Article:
SUROBI, Afghanistan - Heavily armed insurgents mounted two of the biggest attacks in years on Western forces in Afghanistan, killing 10 French soldiers in a mountain ambush and then sending a squad of suicide bombers in a failed assault early Tuesday on a US base near the Pakistan border.
An armoured vehicle of French troops patrol in Surobi, Afghanistan, Tuesday, August 19, 2008.[Agencies]
The audacious strikes suggested a more sophisticated insurgency now willing to launch frontal assaults on US and NATO troops.
Only months ago, militants shied away from large-scale attacks because of the heavy losses they could incur when jet fighters appeared overhead, NATO and US officials said.
But the Taliban and other militant groups appear increasingly willing to commit large numbers of foot soldiers to onslaughts that attempt to overwhelm small groups of US and NATO troops. Just last month, some 200 militants attacked a small US outpost in Afghanistan's eastern mountains, penetrating its perimeter and killing nine US troops.
The suicide attack Tuesday on Camp Salerno, the American base that serves as the logistics hub for the war's eastern front, began just after midnight when a team of attackers dressed in military fatigues were spotted on the horizon.
Afghan and US forces confronted the militants some 1,000 yards from the base entrance, while fighter aircraft attacked from the air. Once surrounded, three suicide bombers detonated themselves, and three more were shot to death, NATO said in a statement. It said a seventh militant was also killed and two NATO soldiers were wounded.
The French soldiers were on a reconnaissance mission when they were ambushed Monday afternoon by a force of about 100 militants in the mountains of Surobi, an insurgent redoubt 30 miles east of the Afghan capital of Kabul.
France's top military official, Gen. Jean-Louis Georgelin, said most of the French casualties came in the minutes after the soldiers ascended a mountain pass. Battles ensued and 21 French soldiers were wounded.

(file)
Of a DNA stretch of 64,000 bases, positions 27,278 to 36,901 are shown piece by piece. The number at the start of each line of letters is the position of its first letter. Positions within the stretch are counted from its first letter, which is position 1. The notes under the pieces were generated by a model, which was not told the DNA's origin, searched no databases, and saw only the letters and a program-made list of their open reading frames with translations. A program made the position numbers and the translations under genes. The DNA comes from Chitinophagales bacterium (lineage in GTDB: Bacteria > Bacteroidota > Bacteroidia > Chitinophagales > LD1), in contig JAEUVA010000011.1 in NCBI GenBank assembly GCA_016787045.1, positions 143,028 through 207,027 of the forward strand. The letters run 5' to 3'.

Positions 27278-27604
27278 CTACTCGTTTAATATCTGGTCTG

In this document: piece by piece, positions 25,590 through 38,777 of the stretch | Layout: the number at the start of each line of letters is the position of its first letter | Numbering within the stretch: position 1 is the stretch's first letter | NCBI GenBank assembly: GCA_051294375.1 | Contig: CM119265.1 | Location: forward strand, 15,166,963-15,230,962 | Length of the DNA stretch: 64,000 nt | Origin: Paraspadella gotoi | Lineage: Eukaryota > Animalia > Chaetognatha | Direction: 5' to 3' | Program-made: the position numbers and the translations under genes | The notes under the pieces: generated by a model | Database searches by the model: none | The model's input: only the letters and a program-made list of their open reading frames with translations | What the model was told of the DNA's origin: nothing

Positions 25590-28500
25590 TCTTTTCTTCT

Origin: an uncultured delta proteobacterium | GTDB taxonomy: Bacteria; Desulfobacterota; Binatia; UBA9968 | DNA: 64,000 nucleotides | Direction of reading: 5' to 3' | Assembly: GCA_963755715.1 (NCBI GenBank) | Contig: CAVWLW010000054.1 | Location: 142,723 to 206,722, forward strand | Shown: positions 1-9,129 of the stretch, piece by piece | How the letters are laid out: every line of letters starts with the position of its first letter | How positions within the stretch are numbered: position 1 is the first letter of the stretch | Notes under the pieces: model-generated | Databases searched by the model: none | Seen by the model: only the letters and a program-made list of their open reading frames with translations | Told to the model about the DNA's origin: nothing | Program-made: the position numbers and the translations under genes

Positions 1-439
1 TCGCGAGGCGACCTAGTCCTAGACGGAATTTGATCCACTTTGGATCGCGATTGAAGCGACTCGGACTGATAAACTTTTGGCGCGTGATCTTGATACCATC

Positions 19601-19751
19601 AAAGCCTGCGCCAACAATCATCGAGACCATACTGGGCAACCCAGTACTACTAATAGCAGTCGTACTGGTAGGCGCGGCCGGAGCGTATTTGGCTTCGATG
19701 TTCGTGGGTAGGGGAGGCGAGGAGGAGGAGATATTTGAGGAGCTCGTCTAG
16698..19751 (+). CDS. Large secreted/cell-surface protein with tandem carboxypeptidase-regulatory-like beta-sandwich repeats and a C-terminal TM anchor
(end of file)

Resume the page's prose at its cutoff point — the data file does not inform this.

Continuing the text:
French Defense Minister Herve Morin said about 30 militants were killed and 30 wounded, while Afghan officials said at least 13 militants were killed. Taliban fighters and militants allied to renegade warlord Gulbuddin Hekmatyar operate in Surobi.
It was the deadliest attack against international troops in Afghanistan since June 2005, when 16 American troops were killed when their helicopter was shot down by a rocket-propelled grenade.
The high casualties prompted French President Nicolas Sarkozy to immediately board a plane for Afghanistan. France is sending 700 more troops to Afghanistan this month, and the deaths could heighten domestic opposition to the plan.
"In its fight against terrorism, France has just been struck severely," Sarkozy said in a statement, adding: "My determination remains intact."
The back-to-back attacks came only hours after the top US commander in Afghanistan, Maj. Gen. Jeffery J. Schloesser, warned in a rare public announcement that intelligence indicated militants planned to launch attacks Monday.